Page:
Despite the potential for severe complications and adverse events in untreated catatonia, its status as a neglected and understudied condition has persevered since its first description in 1874 by Karl Ludwig Kahlbaum [1]. Furthermore, this phenomena continues in spite of several retrospective studies suggesting a much higher true prevalence of catatonia than initially diagnosed [1,2,3]. Indeed, in their landmark study, Bush et al. not only generated a standardized examination, the Bush-Francis Catatonia Rating Scale (BFCRS), for establishing a diagnosis of catatonia with markedly significant measurements of both inter-rater reliability and validity, but also found catatonia may have been underdiagnosed by a factor of 14 within psychiatric patients and brought increased attention to the syndrome [4,5]. Subsequently, groups such as Taylor et al. made further headway in the development of diagnostic criteria for catatonia by bringing attention to the lack of inherent specificity within symptoms such as immobility and excitement in comparison to more specific symptoms such as catalepsy and echophenomena in addition to establishing a temporal criterion [6,7]. More recently, a meta-analysis reported a pooled catatonia prevalence of 7.8% across 19 studies composed of 7612 total patients with low heterogeneity (I2 = 39%) and an absence of any publication bias [8].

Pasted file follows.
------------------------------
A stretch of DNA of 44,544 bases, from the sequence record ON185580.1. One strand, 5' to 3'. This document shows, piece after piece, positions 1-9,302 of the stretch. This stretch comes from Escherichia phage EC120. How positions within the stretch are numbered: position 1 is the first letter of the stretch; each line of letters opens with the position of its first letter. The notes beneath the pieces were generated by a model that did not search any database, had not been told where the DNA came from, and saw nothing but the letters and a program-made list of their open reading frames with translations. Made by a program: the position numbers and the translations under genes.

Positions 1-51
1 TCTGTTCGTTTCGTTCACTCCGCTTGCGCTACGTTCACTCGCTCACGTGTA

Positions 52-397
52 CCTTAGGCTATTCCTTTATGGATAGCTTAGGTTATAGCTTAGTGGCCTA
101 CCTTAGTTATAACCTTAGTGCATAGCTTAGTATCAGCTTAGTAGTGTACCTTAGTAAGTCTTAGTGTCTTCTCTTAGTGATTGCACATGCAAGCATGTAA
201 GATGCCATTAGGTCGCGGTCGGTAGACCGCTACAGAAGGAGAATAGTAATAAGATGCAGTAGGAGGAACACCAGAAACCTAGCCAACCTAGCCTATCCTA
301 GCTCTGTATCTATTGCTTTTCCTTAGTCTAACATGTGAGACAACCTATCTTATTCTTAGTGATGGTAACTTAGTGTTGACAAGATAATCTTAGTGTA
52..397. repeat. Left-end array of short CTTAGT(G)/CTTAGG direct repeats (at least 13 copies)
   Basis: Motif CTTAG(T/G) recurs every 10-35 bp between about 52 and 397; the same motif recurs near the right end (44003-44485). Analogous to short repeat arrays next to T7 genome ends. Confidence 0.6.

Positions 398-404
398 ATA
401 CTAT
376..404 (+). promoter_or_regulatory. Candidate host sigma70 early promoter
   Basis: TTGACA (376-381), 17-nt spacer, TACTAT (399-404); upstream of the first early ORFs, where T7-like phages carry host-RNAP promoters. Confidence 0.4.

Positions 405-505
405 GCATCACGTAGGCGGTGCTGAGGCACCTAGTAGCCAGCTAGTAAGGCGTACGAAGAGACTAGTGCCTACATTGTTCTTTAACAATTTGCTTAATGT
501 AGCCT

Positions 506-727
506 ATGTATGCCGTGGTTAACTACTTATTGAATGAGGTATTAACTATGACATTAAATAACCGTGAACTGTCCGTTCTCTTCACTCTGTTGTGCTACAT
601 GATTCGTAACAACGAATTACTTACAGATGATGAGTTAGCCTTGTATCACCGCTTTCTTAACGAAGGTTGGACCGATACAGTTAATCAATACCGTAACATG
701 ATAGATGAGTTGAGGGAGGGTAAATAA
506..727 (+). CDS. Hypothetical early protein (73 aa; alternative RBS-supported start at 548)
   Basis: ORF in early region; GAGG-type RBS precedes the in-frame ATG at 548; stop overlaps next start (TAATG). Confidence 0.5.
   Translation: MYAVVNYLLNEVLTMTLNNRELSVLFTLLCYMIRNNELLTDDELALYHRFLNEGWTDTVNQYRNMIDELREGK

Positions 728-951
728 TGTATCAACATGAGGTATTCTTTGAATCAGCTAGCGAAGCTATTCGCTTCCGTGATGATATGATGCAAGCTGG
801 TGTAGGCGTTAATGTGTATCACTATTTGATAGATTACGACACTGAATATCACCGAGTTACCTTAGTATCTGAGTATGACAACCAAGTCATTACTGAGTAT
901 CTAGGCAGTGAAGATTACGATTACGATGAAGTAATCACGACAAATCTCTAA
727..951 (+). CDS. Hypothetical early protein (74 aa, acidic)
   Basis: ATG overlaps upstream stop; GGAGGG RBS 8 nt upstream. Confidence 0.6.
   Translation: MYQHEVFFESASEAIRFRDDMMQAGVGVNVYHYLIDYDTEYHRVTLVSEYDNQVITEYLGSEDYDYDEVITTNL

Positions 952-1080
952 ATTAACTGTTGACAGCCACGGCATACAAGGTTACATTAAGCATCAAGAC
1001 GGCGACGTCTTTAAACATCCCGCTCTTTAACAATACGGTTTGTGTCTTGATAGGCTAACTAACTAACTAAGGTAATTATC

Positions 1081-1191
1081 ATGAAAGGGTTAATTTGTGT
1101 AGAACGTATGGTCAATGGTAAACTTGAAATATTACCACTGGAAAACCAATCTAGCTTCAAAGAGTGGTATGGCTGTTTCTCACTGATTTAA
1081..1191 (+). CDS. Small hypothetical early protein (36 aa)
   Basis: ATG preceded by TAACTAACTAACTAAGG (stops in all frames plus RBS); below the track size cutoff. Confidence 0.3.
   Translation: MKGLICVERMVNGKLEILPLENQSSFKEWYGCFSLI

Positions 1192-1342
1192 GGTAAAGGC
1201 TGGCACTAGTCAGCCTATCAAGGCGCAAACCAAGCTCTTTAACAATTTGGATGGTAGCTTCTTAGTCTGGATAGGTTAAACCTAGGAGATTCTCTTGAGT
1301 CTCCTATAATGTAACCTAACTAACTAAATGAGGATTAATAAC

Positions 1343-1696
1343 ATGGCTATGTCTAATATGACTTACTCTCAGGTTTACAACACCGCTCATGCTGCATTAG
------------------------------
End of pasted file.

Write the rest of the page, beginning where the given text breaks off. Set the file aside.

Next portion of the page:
Nonetheless, catatonia, particularly malignant catatonia (MC), continues to manifest in severe sequalae such as hyperthermia, rhabdomyolysis, cardiovascular collapse, and even death as, although identification of the syndrome has significantly improved once its developed, several precarious factors continue to inhibit prompt and efficacious treatment [9]. Most notable are its abrupt nature of development and progression, lack of established predisposing factors, resemblance to conditions such as neuroleptic malignant syndrome (NMS) and serotonin syndrome, and deceptive presentation which frequently mimics psychosis and leads to MC-exacerbating treatment with antipsychotics [7,10,11].